Not many would have taken a notice of this, but this piece of reform is nonetheless a land mark one. An Ordinance with this regard is already in force, and is likely to be passed by Parliament in the upcoming monsoon session.

The concept of tribunals was introduced in the 42nd Constitutional Amendment which was passed during emergency when (almost)all opposition MPs was jailed by Indira G.

Article 323A and 323B in Part IVA of Indian Constitution speak about tribunals. Tribunals are essentially courts to adjudicate on many matters like say Company matters, Labor disputes, Land reform matters, disputes related to Govt. employees etc.

What was the flaw in the tribunals?

  1. The tribunals were “quasi-judicial” bodies, yet the judges were appointed by the Central or State Govt. In many matters, the Govt itself is the litigant and Govt. itself appointed the judges. I do a crime and I become my own judge. Sounds funny, right?
  2. Many tribunals had appellate tribunals and the appeal from the appellate tribunals lay to Supreme Court. For e.g. NCLT judgements could be appealed to NCLAT and then to Supreme Court. The judgements from NGT can be appealed to Supreme Court only.
  3. This reduced the power of Courts, there by weakening Indian Judiciary. As we know, the Gandhis never believed in the democratic principle of “Separation Of Power”. Essentially the tribunals were a parallel judiciary under the control of the Govt. The Gandhis always wanted the judiciary to remain under their control.

What reforms the Bill proposes?

  1. The bill abolishes many appellate tribunals and the appeal to decision of the lowest tribunal will lie to High Court, or in some cases Commercial Court or District Courts. Refer to table at the end.
  2. The judges of any tribunal will not be appointed by the Govt., but by a “Search and Select Committee” which will have 4 members – 2 from Judiciary and 2 nominated by Govt, and all selections will be done by majority decision of the members present and voting. This will reduce Govt’s powers in appointing judges.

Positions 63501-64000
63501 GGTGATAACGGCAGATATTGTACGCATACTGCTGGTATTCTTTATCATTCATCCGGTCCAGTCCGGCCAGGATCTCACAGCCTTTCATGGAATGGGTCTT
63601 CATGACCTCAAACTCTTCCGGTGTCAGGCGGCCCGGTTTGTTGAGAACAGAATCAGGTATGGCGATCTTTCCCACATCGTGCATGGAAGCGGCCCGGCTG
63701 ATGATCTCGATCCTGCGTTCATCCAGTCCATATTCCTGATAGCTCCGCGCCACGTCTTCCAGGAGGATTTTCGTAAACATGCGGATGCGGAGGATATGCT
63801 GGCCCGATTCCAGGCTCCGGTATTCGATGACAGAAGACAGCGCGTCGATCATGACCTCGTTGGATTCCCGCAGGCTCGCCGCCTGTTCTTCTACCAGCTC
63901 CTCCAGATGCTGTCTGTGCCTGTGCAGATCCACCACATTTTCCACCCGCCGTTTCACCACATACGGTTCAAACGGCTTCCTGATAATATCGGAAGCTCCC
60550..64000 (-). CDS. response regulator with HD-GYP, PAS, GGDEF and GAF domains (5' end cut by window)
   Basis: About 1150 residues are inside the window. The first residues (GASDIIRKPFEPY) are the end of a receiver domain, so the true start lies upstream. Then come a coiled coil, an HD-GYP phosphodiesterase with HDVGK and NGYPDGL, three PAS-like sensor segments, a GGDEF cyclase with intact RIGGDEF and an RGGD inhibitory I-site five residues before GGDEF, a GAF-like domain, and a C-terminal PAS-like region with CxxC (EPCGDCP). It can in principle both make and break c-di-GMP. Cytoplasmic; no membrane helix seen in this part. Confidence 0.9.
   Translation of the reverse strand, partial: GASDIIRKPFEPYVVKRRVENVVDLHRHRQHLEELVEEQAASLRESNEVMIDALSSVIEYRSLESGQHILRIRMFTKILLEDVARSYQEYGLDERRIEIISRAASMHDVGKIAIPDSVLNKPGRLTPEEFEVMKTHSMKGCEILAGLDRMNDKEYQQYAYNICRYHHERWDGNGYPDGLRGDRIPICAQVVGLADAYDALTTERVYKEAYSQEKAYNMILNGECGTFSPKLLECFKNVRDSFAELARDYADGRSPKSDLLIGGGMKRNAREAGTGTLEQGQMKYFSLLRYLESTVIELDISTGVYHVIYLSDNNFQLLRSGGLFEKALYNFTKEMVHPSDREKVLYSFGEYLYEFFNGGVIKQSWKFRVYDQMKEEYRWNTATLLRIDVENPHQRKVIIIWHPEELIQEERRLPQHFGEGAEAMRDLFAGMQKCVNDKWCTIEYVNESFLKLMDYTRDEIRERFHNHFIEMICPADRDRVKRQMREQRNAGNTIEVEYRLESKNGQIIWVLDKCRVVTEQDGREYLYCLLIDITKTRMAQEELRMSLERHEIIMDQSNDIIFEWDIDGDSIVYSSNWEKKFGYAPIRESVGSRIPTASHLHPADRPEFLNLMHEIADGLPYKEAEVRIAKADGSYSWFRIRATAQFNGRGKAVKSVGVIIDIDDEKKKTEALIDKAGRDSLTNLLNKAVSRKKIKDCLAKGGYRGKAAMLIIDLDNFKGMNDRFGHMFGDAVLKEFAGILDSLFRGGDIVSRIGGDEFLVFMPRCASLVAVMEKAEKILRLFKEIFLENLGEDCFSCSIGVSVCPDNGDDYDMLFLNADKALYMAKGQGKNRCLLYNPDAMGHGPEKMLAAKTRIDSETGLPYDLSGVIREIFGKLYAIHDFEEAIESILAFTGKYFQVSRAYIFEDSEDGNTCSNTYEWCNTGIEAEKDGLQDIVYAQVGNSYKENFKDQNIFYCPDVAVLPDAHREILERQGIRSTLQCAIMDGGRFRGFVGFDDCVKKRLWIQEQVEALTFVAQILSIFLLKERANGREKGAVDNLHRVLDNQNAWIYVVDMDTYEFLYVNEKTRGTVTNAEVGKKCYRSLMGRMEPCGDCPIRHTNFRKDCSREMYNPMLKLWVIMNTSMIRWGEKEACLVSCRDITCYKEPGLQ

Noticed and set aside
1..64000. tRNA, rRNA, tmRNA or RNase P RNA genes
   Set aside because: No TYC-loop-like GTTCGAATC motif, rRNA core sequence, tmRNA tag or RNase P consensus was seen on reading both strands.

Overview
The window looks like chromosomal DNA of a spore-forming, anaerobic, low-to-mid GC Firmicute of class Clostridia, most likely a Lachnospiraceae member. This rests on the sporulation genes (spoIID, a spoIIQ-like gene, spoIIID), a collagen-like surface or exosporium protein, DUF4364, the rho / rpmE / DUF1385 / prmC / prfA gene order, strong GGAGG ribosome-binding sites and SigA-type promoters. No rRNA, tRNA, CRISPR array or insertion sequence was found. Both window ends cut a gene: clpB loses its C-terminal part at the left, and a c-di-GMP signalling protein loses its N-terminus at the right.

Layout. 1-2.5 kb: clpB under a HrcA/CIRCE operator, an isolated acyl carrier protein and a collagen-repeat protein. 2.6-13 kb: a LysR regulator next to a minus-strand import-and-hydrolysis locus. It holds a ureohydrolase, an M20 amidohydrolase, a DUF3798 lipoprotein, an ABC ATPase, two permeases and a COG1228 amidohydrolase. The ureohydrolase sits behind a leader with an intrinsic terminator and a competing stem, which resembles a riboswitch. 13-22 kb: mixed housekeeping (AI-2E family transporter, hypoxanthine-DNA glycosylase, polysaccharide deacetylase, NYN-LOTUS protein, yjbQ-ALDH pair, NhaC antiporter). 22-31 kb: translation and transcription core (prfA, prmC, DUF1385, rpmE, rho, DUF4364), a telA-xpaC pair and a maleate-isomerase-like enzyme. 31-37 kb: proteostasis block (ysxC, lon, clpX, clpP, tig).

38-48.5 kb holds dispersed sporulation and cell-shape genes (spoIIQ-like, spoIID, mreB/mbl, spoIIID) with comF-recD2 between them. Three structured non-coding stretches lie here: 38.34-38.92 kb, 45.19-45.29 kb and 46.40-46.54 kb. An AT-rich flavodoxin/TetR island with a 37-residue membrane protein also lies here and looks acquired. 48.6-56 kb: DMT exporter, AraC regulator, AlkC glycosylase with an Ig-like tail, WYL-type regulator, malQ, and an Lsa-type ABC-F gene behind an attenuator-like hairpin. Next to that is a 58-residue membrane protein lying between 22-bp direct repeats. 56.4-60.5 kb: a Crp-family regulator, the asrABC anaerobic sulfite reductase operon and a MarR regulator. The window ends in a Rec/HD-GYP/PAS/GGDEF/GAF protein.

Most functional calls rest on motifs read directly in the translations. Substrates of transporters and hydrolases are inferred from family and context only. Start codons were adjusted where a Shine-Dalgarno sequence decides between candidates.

This reform is a welcome step and proves Modi Govt’s dedication to democratic principles and belief in “Separation of Powers”. The control of Govt on adjudication of disputes will reduce once the bill is passed.

Though this is a welcome step, I think Govt eventually should give up its powers completely in matter of appointment of Tribunal members. A system like here should be put in place.

But, yes, the Govt. needs to be given credit for the reform.

ActsAppellate bodyProposed entity
The Cinematograph Act, 1952Appellate TribunalHigh Court
The Trade Marks Act, 1999Appellate BoardHigh Court
The Copyright Act, 1957Appellate BoardCommercial Court or the Commercial Division of a High Court
The Customs Act, 1962Authority for Advance RulingsHigh Court
The Patents Act, 1970Appellate BoardHigh Court
The Airports Authority of India Act, 1994Airport Appellate TribunalCentral government, for disputes arising from the disposal of properties left on airport premises by unauthorised occupants.High Court, for appeals against orders of an eviction officer.
The Control of National Highways (Land and Traffic) Act, 2002Airport Appellate TribunalCivil Court
The Geographical Indications of Goods (Registration and Protection) Act, 1999Appellate BoardHigh Court
Source: PRS

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